• Capital growth: ACCIONA Energía led a financing round, acquiring 24% stake in French company Eolink
  • Innovative technology: Eolink has developed a pyramidal floating foundation that is able to naturally rotate and face the wind, optimizing costs and maximizing its performance
  • 5 MW turbine in 2023: The first pre-commercial floating wind turbine is expected to be installed at the SEM-REV test site, off the coast from Le Croisic (France), in 2023

ACCIONA Energía has acquired 24% of the capital of the French company Eolink, which specializes in the development of floating foundations for offshore wind energy, thus becoming a main shareholder.

The operation, subject to certain conditions, follows a financing round launched by the French startup to boost its floating offshore wind technology and take forward the maturation of its first 5MW unit as a commercial technology.

Eolink was created in November 2015 with the aim to develop an innovative floating wind concept where four arms replace the classic single mast supporting the turbine. This allows for a lighter structure and a better distribution of the load, reducing installation and maintenance operations. In addition, the wind turbine’s anchoring system allows it to change its position naturally to face the wind, optimizing costs and maximizing its performance.

The first pre-commercial unit is expected to be installed at the SEM-REV test site, off the coast from Le Croisic (France), in 2023. With a height of 150 meters and a 5 MW capacity, Eolink’s floating wind turbine will provide enough electricity to power 3,500 homes.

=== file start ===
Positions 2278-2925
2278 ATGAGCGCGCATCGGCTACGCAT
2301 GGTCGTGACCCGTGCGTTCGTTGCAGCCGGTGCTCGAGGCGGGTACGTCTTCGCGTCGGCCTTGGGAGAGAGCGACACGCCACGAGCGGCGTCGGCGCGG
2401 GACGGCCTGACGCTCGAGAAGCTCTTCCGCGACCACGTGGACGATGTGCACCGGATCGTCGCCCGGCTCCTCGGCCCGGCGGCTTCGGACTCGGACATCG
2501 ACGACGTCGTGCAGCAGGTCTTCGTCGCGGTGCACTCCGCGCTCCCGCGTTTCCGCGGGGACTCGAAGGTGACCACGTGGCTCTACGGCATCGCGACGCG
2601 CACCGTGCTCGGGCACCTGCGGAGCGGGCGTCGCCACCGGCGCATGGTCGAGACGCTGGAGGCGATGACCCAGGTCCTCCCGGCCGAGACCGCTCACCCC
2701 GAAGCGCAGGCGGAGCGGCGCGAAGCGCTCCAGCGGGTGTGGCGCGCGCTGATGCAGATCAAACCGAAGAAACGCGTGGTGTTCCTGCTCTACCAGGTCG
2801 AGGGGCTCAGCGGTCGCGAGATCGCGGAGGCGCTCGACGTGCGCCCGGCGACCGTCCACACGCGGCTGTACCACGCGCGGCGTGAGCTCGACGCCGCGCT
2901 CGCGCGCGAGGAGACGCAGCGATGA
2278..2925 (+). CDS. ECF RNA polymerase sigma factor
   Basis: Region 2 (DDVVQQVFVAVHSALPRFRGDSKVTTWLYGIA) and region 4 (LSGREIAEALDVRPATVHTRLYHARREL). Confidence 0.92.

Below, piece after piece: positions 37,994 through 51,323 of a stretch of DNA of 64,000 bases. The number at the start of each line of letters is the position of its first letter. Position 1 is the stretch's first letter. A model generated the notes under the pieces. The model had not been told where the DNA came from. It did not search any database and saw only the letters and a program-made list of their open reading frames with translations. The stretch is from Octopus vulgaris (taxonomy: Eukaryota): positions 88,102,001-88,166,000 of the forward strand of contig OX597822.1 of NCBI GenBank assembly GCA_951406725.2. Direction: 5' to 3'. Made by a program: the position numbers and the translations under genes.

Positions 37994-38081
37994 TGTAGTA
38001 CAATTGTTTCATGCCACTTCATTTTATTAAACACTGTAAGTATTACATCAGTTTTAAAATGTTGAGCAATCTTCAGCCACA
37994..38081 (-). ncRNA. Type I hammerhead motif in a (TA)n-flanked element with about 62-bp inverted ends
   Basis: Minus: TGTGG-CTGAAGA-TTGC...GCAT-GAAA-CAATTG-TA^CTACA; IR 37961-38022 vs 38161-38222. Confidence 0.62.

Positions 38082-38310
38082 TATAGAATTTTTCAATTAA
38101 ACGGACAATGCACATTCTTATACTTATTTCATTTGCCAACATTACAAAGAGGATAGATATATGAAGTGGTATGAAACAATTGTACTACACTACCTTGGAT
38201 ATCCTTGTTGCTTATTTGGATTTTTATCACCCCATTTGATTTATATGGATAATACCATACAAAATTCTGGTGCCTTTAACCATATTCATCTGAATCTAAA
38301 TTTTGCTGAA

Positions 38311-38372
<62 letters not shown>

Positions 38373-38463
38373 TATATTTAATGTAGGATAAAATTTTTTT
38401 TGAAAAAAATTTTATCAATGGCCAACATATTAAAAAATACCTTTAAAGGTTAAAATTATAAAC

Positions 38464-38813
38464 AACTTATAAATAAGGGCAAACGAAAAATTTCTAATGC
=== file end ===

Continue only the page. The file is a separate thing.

ACCIONA Energía's entry into the capital of Eolink will strengthen the startup’s financial structure for its development in the short and medium term.

Offshore wind technology is crucial for the energy transition, and it is expected to undergo an exponential growth in the coming years. The total installed offshore wind capacity is forecasted to reach 235GW by 2030, of which 60GW would be installed in the European Union. Gravity-based solutions, suitable for shallower waters, are at an advanced development stage, but the floating solutions that are needed for deeper waters have not reached a commercial level of maturity yet.

This technology is necessary for the development of the offshore wind sector in countries with a deep coastal shelf, such as Spain and Portugal, where programs for the implementation of offshore wind projects are already underway. Spain aims to install between 1 and 3 GW of offshore wind by 2030, while Portugal announced a first offshore auction this summer with the goal of having installed between 3 GW and 4 GW by 2026.